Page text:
This Beautiful “Sang-e-Mar Mar” Scene Is About Losing Someone Close, And Honestly It Will Speak To Your Heart

By Iman Zia | 14 Nov, 2017

“Jab bhi baarish hoti thi, usse apna watan bohot yaad aata tha” – when discussing Torah Khan’s Mother

Source: MD Productions


Sang-e-Mar Mar’ is incredibly underrated. The drama centered around a Pashtun family and all the bundles of tribulations various members went through as they strived to gnaw their way through the rigid and at times controversial norms. A particular scene, rather a little bundle of scenes regarding Torah Khan and his Bengali mother stand out and undoubtedly shaped the drama into what it was. While the serial was nothing short of perfect, it was this shortlived storyline that molded the entire plot and aided the toplining of unarguably one of the finest pieces of Pakistani television.


Director Saifee Hassan sets up this particular substory so effortlessly, and so magnificently that what you end up witnessing is an emotionally-bound odyssey

Torah Khan is essentially the ugly duckling, as declared by members of his family who isolate him for his hybrid Pashtun and Bengali heritage. His father hailed from a rigid Pashtun background and married a Bengali woman he couldn’t help fall for, defying his clan. A young Torah is left utterly broken after his mother is beaten to death by his uncle (the terrifying Noman Ejaz) when he is merely a child; it clouds his being, and time only digs deeper at the void he harbors (since when has time ever been medicinal).

Source: MD Productions


Torah’s face is speckling ruthlessness throughout his day, and then an awful haze of pain when he’s alone and it’s just a shimmer of Saifee Hassan’s projecting subtlety.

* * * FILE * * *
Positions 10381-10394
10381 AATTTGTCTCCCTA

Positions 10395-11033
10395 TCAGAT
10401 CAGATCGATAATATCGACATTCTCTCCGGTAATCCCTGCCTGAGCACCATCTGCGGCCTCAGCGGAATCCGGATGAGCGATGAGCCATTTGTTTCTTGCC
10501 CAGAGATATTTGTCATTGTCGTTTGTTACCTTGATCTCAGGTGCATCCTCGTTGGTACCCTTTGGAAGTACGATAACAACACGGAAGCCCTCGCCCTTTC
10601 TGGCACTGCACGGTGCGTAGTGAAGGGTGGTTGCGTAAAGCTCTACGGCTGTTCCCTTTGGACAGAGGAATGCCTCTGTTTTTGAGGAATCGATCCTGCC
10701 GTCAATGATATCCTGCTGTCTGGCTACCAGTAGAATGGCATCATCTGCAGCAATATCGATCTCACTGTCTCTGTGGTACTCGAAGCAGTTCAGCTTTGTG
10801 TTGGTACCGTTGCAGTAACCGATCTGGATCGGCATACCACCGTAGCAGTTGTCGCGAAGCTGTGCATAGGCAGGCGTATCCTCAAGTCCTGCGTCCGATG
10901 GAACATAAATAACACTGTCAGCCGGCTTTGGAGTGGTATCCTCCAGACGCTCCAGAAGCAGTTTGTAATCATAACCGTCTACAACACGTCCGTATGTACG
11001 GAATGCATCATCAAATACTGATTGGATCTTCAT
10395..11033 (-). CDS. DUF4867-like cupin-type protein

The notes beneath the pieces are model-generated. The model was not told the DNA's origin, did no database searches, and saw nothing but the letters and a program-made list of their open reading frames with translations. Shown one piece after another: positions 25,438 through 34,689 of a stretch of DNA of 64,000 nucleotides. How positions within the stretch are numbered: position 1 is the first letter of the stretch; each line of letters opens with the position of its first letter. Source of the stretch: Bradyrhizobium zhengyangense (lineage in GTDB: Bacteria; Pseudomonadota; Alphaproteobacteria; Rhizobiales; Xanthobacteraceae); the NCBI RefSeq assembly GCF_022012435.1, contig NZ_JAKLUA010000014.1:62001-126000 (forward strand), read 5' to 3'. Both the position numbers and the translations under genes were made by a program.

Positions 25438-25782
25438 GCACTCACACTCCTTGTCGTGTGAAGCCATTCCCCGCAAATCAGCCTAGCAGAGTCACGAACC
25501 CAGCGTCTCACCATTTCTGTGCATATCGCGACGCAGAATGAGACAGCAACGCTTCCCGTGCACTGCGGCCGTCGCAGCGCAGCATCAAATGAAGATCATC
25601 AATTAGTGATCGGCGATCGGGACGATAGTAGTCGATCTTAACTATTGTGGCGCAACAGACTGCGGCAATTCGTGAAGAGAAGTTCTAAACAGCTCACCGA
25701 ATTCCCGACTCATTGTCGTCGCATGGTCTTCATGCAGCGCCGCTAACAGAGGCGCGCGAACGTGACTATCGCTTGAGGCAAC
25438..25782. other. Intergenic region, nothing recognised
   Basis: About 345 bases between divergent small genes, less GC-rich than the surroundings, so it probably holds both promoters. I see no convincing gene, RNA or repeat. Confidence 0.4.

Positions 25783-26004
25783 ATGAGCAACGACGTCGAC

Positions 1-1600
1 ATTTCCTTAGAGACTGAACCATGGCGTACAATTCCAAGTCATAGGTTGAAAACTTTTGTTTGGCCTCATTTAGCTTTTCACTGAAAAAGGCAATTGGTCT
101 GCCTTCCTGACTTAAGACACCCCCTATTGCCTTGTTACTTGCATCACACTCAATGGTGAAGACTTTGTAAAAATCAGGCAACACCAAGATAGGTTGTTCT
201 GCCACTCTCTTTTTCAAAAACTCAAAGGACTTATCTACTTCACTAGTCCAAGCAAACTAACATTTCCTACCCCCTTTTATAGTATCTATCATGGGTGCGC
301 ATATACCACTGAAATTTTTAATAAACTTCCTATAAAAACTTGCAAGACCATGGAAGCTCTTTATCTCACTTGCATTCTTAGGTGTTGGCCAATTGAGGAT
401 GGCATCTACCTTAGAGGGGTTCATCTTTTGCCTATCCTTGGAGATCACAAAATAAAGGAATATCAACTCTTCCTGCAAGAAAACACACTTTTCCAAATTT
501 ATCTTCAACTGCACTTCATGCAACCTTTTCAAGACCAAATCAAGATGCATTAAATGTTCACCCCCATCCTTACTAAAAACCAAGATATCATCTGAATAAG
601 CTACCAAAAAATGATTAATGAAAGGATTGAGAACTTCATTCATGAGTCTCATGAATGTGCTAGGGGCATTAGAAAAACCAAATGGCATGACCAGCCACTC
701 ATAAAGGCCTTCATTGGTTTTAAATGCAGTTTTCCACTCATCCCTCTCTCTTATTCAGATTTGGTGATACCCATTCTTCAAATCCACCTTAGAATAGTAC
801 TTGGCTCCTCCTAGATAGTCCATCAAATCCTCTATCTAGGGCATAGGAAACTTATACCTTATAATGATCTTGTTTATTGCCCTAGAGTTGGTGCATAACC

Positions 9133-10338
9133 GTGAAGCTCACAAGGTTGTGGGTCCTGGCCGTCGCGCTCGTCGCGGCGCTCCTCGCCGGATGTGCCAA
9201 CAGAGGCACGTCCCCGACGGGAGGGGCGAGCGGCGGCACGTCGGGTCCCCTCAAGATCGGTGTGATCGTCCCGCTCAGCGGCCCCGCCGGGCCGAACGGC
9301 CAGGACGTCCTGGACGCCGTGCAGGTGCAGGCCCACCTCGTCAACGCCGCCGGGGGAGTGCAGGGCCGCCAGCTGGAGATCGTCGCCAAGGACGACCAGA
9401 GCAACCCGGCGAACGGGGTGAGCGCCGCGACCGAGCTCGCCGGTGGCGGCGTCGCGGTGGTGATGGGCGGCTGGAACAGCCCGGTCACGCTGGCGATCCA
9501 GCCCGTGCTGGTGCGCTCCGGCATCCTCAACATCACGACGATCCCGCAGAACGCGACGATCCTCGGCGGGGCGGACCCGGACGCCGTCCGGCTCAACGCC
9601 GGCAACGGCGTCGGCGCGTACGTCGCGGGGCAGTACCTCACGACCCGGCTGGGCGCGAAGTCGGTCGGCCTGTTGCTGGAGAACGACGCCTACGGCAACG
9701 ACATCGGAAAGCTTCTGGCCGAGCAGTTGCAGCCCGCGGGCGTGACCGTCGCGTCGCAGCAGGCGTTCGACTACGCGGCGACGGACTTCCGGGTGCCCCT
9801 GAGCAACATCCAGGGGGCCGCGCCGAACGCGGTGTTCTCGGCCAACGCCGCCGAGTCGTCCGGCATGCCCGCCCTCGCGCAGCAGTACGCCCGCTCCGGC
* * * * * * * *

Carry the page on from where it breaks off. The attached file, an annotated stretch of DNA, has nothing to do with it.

The director exquisitely captures the recluse that Torah has become, both (i) aesthetically as he sits in a darkened room, living in his mother’s past and (ii) through the lagging of any form of developing his character has through the drama. It’s very different to other protagonists whose actions morally fluctuate; he is cold, rigid and has vengeance boiling his veins throughout.

Source: MD Productions


Two evocative items are all that Torah has to hold onto; his mother’s saree she wore the night she was killed, and a little radio playing her Bengali melody

…And it is when he immerses himself in both that we no longer see a man; instead, we see stripped before us a boy who longs for his mother. This remarkable transition back and forth in broken pauses is spectacularly done; we’re aren’t told who this mysterious woman dancing so gloriously in the rain is until a little further into the flashbacks.

Source: MD Productions


The delicate and melancholic scene where Torah’s mother is forced to undergo as we see her in her saree first, then a shalwar kameez and a burka is collectively heartbreaking

It’s kept purposefully short, and we don’t really want much more really – her suffering drips through her skin as she gazes at herself in the mirror, watching her slowly lose her own self as all the years progress.

Source: MD Productions


The rain and draping herself in her sarees were her safe haven, and this simple storytelling wasn’t strawed out in any particular way

Rather, Saifee Hassan’s crafting of such naïveté displayed is quite brilliant; he sets up a warmth with the audience, peaking with the dance in the rain, only to suddenly peel it all away from us before she dies. There’s nothing unheard of in all this, but that’s the magical touch of Saifee Hassan – he leaves you in absolute awe.

Source: MD Productions


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